13. Use 'I' Statements Instead of 'You' Statements. By using a clear statement of facts, ''I'' statements are perceived to be less hostile than ''you'' statements which is more inflammatory and can lead to nonproductive disagreeing discussion.

14. Don't talk too much and learn to listen attentively. Put your personal feelings aside and try to understand the point of view of the other person.

15. Ensure you respect the differences and views of others. By avoiding rude words and actions, you can almost always resolve a problem faster.

16. End the meeting with a 'Thank You' Whatever the outcome, thank the other person for taking the time to meet with you.

The patient needs two crucial core skills to successfully manage conflict; first, the ability to decrease their own stress, second, to remain calm, even during an argument or perceived attack, in other to stay stable, attentive, and in control. If the person is very stressed, he/she may be unable to interpret the other person's nonverbal communication, unable to hear attentively, unable to be aware of the other person's feeling and the likes [1,11].

The patient needs two crucial core skills to successfully manage conflict; first, the ability to decrease their own stress, second, to remain calm, even during an argument or perceived attack, in other to stay stable, attentive, and in control. If the person is very stressed, he/she may be unable to interpret the other person's nonverbal communication, unable to hear attentively, unable to be aware of the other person's feeling and the likes [1,11].

The patients will response to conflict either in healthy or unhealthy way of resolving the conflict (Table 1).

Table 1: Healthy and unhealthy ways of dealing and resolving conflict. View Table 1

Use an Assertive Method to Express Anger

Sometimes, the patient reacts passively, or suffers silently or act in a nonassertive manner or become very angry with themselves and with trivial things from others.

The patient should act assertively with regards to their rights and the rights of other people's feelings, thoughts, and beliefs; it is a learned skill and not inherited [1,11].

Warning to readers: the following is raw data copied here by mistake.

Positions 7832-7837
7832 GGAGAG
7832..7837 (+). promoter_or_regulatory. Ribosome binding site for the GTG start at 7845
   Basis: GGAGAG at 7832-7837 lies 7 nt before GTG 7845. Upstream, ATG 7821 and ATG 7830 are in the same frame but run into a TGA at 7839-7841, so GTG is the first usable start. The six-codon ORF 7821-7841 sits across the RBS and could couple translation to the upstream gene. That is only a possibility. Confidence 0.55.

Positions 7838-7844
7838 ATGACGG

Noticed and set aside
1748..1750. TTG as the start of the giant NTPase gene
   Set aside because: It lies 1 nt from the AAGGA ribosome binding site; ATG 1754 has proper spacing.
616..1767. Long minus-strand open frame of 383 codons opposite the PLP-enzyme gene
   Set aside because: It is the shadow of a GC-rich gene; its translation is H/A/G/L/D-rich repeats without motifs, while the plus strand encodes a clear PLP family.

Explore Primary Feelings Beneath the Anger

The patient should understand their passion, emotion and the underlying causes, not blaming others for his/her anger. Consider the unhealthy, accumulated, and unresolved past conflicts, recognize their permanent emotional scars from their lousy experience from others. Searching for actual causes is of paramount importance for the source of anger, frustration, and unhappiness from unskilled conflict management [1,12].

Seeking professional assistance

The use of procedure of Cognitive Behavioral Therapy (CBT) and Cognitive Therapy (CT)

Use of Cognitive Behavioral Therapy (CBT) and Cognitive Therapy (CT) as an approach to control anger; the treatment aims to help individuals to identify, interpret and use healthy reaction to manage their anger. CBT approaches have many successful and proven uses in reducing violence in various populations [12,13].

The use of enhanced emotional awareness

The patient will become more aware of better recognition and understanding of anger-provoking stimuli, enhance healthy automatic response to emotional experience, hence an improved attitude towards dealing with internal and external cues to anger [4,13].

The use of stimulus control and response disruption strategies

The patients are trained to use avoidance or to try to engage in other activity to lessen or remove provocative anger state and in reducing their role in angry outbursts (e.g. leaving the room or engaging in physical, mental and behavioral distraction) [4,13].

The use relaxation interventions

The patients are trained to use self-control and learning multiple organized anger relaxation methods. Developing calmness by visualizing anger scenes and use a combination of habitual relaxation coping skills effective in reducing anger and general anxiety [4,13].

The use Stress Inoculation Training (SIT)

Here the approach in generating interest in self-instruction training. SIT has some steps; first, make an anger diary and record anger frequency, intensity, cues and triggers [14,15].

Secondly, try to explore errors and false belief in the clients' thinking, third, arousal reduction techniques by using many relaxation methods. Fourth, use training in behavioral coping skills, finally, the use of rehearsal and transfer activities [15].

The use of behavioral skill building/social skills training

Improve patient's social and behavioral skills by improving anger management and conflict management. These skills are effective in reducing negatively reinforced responses from immoral anger management [15].

The use of Problem Solving Skills (PSS)

Problem-Solving (PSS) is an established methodology to solve a problem, it includes; problem description, creating alternative courses of multiple solutions, implementing the best available solution. It encourages patients to develop a systematic appraisal of Aggression Replacement Training (ART) [16,17].

The use of Cognitive Analytic Therapy (CAT)

A "recognition" phase; that patient's difficulties and their unhelpful coping mechanisms will be understood. A "revision" stage, where the patients, are trained on alternative strategies. A "termination" stage is considered, and an ending is facilitated [18-20].


The patient needs to admit that he/she has an anger problem and needs to work on it. The patient should learn timeouts, breath exercises and practice progressive muscle relaxation. Also, the patient must identify the trigger and signs of anger, and not ignore the feeling of anger. Patients should constructively vent their anger and seek professional help.

Potential Conflicts of Interest


Competing Interest





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Al Ubaidi BA (2018) Control Excessive Anger before it Controls Your Life. J Fam Med Dis Prev 4:088.